“This is a cynical campaign tactic designed to mislead sincere voters away from major party candidates toward minor parties who appear to better support their views. If it works, it results in the election of candidates who oppose these voters’ views. But there is no sincerity test in campaign finance regulation.”

Anthony Johnstone, professor of law at the University of Montana

Meanwhile, with its financial backers still publicly unknown, Advanced Micro Targeting continued to collect and submit thousands of signatures in favor of putting the Green Party on the ballot, even as Democrats asked signees to withdraw their support. By early March, county elections officials had verified 13,098 signatures that cleared the qualifying threshold for support in 42 state House districts, comfortably over the minimum requirements, according to records from the secretary of state’s office. On March 6, Secretary of State Corey Stapleton certified that the Green Party was qualified for the primary ballot. 

Weeks later, the financial puzzle behind the Green Party petitions was finally put together when MTN News reported the role of the Montana Republican Party. The party confirmed it had paid Advanced Micro Targeting $100,000 to collect the signatures, having first funnelled the money through a newly created group called Montanans for Conservation that’s at least partly organized by conservative campaign consultant and former Montana GOP executive director Chuck Denowh. 

The state Democratic Party, which had filed a complaint with COPP in mid March concerning Advanced Micro Targeting’s involvement, was quick to slam the GOP for “an effort to tamper with Montana elections.” Democratic Party Executive Director Sandi Luckey also called on Stapleton to “disqualify this fraudulent effort,” despite the fact that Green Party candidates had already registered to run in the June primaries. 

One of those candidates is Wendie Fredrickson, a former auditor for the state Department of Public Health and Human Services who has advanced to the general election for U.S. Senate, a highly competitive race pitting Democratic Gov. Steve Bullock against Republican incumbent Steve Daines. The Cook Political Report has labeled the race a “Toss Up.”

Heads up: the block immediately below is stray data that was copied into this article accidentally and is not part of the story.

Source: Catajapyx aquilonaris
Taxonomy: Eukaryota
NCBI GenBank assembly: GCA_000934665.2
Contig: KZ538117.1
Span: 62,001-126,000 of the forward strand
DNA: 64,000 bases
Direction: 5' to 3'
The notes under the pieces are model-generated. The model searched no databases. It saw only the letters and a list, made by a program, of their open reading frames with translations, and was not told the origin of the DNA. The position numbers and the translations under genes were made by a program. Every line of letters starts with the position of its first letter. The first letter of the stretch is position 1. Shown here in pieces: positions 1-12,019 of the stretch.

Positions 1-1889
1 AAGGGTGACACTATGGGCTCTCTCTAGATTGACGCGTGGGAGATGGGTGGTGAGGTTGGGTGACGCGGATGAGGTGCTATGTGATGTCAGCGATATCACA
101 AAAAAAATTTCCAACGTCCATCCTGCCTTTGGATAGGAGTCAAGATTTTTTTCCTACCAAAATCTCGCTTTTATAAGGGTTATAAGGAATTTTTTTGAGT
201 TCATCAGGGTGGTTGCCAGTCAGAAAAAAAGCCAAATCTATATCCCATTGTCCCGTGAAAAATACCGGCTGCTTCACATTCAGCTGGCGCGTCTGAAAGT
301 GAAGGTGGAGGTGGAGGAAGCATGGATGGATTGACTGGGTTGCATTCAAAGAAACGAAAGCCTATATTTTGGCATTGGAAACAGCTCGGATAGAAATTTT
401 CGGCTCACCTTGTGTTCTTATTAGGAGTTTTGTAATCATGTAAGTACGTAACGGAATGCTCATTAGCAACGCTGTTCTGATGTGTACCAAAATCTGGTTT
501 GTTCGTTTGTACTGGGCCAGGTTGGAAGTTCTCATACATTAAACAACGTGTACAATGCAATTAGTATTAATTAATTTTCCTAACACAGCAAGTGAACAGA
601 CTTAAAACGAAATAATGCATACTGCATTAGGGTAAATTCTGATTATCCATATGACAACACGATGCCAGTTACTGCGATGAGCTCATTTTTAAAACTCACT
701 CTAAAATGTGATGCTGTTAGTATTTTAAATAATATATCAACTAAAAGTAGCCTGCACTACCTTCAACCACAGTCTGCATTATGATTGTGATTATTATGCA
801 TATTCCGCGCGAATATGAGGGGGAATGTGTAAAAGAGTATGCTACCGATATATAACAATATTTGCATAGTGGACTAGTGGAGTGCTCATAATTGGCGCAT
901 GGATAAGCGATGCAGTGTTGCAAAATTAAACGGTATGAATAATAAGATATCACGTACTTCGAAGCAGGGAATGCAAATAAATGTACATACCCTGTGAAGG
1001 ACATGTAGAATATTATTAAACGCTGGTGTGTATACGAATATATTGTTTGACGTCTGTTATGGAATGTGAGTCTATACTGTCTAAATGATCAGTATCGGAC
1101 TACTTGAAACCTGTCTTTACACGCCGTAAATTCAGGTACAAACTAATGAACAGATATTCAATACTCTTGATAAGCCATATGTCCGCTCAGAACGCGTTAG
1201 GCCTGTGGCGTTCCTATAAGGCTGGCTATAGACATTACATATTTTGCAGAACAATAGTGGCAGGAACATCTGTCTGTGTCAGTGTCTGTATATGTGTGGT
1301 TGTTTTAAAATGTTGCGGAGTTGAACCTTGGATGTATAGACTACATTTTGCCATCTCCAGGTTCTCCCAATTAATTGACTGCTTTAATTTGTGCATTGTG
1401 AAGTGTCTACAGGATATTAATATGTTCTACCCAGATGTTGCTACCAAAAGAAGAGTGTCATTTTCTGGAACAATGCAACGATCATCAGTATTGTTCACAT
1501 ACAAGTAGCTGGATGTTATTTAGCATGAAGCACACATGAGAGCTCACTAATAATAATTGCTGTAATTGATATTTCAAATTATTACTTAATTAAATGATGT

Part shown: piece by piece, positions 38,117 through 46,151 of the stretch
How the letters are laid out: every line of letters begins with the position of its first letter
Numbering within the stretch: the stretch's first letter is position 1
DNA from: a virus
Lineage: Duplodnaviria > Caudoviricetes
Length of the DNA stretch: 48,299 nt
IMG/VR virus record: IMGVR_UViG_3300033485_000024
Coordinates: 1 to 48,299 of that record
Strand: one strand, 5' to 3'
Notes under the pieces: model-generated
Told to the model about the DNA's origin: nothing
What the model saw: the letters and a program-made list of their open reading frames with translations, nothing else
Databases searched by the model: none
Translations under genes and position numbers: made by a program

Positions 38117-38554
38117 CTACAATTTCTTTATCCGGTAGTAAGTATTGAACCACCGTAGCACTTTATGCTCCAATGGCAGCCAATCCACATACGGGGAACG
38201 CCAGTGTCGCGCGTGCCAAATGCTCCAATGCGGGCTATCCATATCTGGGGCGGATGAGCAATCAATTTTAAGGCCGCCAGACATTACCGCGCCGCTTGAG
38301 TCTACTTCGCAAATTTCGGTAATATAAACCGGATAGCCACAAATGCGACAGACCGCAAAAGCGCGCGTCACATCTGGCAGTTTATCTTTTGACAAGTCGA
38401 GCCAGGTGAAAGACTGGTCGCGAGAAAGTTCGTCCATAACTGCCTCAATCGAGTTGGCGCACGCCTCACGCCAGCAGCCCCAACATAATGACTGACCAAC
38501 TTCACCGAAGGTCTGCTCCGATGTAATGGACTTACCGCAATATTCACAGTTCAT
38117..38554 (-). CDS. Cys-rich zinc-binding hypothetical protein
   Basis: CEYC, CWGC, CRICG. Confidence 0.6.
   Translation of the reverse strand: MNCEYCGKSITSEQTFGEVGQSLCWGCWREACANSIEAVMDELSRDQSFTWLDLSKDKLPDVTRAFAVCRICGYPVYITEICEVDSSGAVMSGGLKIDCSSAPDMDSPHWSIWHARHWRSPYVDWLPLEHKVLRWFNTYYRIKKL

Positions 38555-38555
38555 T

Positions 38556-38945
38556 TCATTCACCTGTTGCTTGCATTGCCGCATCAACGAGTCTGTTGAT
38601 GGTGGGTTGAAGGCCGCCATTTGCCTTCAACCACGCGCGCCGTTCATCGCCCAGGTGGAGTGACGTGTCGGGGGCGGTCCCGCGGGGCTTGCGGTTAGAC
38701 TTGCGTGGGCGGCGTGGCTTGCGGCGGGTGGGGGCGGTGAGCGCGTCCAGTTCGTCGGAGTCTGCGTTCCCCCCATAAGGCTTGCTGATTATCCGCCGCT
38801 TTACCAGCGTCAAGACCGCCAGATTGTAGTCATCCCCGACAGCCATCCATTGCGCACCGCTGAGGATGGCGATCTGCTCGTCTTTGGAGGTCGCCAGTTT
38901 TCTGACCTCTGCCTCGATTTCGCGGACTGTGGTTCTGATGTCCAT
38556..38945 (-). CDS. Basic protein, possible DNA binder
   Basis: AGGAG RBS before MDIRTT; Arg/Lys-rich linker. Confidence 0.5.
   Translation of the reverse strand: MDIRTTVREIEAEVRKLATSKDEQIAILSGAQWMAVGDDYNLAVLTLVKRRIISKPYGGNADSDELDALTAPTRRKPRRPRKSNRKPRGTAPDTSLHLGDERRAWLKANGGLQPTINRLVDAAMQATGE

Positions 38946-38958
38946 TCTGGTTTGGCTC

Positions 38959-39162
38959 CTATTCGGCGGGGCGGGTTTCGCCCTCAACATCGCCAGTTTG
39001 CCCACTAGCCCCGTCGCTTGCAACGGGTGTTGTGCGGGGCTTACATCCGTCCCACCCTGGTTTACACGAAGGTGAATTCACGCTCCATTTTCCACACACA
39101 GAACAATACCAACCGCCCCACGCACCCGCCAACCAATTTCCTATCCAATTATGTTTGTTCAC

Fredrickson’s authenticity as a Green Party candidate has been undermined in part because the state Green Party has not publicly endorsed her (the Green Party did not respond to multiple requests for comment). Additionally, Fredrickson is supported by CSG Action, a Texas-based conservative group that has contributed $45,500 toward her campaign through the political action committee Go Green Montana, according to federal campaign finance filings. The PAC also spent $9,045 opposing Fredrickson’s Green Party primary competitor, Dennis Daneke. Fredrickson did not respond to a request for comment on her candidacy. 

Several other candidates for state and federal office are running as Greens — so far, the Montana Green Party has not endorsed any of them. In April, party member Cheryl Wolfe posted on Facebook that none of the candidates running for the primary “are actual Greens as far as we can tell,” and that none had “been involved in Montana Green Party activities.”

As some of those candidates now prepare for November’s general election, the state’s campaign finance oversight agency has weighed-in on the funding that put the Green Party on the ballot in the first place. In a decision issued June 25, Commissioner of Political Practices Jeff Mangan found that Montana’s Republican Party violated campaign finance laws by failing to properly disclose that it financed the signature collecting campaign. Mangan also found that Montanans for Conservation broke the law by failing to register as a Minor Party Qualification Committee until several months into its operations.